The event is being held at the Downing Student Union auditorium on the school’s campus April 28, and will focus on health care; taxes and spending; and jobs and the economy.

Matt Bevin, James Comer, Hal Heiner, and Will T. Scott have confirmed they will attend the event.

Tickets to the debate are free and will be made available to the public beginning April 3.

WKU is mourning the loss of a man who spent nearly five decades teaching economics at the school.

Dick Cantrell passed away this week after a battle with cancer. He was a WKU Professor Emeritus of Economics and taught 47 years.

Arrangements for Mr. Cantrell are pending.

Kentucky ranks next-to-last in a measure of each state’s overall well-being.

It’s the sixth straight year Kentucky has come in 49th in the 2014 Gallup-Healthways Well-Being Index, which was released Thursday.

The rankings are based on 176,000 phone interviews across the nation, and measure five different categories:

Purpose: Liking what you do each day and being motivated to achieve your goals

Social: Having supportive relationships and love in your life

Financial: Managing your economic life to reduce stress and increase security

Community: Liking where you live, feeling safe and having pride in your community

Physical: Having good health and enough energy to get things done daily

Kentucky finished 49th in two of the five categories, social and physical activity, and was 48th in the category of purpose. The state ranked 46th in financial well-being.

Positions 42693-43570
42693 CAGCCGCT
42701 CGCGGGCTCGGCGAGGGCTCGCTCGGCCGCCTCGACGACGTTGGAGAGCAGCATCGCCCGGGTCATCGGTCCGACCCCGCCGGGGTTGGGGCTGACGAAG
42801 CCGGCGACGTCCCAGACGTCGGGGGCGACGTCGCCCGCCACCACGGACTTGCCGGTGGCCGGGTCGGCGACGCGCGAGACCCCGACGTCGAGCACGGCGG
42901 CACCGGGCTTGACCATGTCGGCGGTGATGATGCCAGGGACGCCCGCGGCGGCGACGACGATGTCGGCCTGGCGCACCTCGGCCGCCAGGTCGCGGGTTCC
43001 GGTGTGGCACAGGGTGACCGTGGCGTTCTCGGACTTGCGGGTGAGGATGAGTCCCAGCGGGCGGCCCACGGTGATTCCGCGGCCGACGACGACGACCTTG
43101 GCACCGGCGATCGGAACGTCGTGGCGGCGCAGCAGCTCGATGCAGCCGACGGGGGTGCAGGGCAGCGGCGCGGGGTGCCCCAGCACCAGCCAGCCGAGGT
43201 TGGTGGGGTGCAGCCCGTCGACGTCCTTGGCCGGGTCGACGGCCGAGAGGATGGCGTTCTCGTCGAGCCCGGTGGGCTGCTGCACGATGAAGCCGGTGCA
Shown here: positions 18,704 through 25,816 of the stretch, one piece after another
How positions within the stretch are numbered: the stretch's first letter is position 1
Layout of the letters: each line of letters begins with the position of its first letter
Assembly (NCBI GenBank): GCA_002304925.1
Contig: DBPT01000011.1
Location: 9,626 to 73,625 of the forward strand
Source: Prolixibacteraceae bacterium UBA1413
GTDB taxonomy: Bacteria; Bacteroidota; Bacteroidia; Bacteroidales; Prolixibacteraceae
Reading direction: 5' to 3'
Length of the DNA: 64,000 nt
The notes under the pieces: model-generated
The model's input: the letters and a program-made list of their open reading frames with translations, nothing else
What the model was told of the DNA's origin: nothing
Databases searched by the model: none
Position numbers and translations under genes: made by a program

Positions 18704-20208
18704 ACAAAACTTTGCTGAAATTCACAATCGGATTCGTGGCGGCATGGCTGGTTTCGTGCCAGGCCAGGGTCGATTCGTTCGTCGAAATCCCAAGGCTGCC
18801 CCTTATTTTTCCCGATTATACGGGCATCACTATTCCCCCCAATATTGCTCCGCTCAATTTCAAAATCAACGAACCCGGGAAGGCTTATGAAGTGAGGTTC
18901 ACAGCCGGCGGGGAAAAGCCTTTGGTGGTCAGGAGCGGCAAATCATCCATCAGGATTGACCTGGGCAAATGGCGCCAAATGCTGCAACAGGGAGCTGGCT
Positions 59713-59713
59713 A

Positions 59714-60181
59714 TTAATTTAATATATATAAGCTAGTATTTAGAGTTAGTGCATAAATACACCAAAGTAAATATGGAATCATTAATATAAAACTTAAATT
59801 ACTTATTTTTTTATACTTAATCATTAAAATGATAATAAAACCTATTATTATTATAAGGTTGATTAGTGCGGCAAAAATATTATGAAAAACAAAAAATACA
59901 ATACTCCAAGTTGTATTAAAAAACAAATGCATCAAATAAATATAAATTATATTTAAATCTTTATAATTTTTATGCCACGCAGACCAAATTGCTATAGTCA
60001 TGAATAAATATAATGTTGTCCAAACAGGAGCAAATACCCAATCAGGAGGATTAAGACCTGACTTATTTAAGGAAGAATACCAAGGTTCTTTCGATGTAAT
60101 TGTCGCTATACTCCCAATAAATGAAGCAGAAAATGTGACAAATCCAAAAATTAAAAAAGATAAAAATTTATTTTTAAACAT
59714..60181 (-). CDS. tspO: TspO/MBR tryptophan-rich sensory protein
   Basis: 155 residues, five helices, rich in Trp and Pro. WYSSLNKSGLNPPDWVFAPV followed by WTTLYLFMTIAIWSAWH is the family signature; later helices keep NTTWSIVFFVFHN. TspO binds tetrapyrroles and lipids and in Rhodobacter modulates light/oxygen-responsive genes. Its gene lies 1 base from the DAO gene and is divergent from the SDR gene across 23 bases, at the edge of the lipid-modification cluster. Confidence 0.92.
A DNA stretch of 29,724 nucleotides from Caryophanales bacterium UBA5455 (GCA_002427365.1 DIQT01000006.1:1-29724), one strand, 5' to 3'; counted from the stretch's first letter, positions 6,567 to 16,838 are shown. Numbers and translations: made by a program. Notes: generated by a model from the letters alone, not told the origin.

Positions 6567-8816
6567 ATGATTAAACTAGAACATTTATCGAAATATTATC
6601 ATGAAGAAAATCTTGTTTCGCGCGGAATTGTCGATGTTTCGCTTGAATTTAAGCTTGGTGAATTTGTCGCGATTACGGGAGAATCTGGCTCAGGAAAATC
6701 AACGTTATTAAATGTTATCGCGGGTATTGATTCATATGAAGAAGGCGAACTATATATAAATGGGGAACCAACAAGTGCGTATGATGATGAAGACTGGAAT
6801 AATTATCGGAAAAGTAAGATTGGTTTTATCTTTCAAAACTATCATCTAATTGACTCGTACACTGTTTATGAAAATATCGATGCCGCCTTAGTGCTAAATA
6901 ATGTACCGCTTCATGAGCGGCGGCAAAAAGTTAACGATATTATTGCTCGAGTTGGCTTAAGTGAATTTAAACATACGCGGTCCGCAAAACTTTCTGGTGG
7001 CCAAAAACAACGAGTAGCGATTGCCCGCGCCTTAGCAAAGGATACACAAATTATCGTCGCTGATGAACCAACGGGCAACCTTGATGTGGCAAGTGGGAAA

The commonwealth's highest ranking was in community, where it finished 28th.

Lisa Autry

Republican gubernatorial candidate James Comer says passing a statewide right-to-work law would be his first priority if elected as Kentucky's next governor.

Comer, Kentucky’s agriculture commissioner and a Monroe County native,  predicts the issue will be hotly debated during the general election, given that Democratic front-runner Jack Conway opposes such a law.

Right-to-work laws prohibit private-sector workers from being forced to join labor unions. Critics maintain they’re being used as a tool to crush labor organizations and drive down workers’ wages.

Comer says becoming right-to-work would help Kentucky compete for jobs against its neighbors.

“If you want to be considered a business-friendly state, one of the first things you have to do in your state is become right-to-work," Comer says.

Several Kentucky counties have passed, or are in the process of passing, local right-to-work ordinances. Marshall County this week became the first county in the state to pass a resolution denouncing right-to-work measures.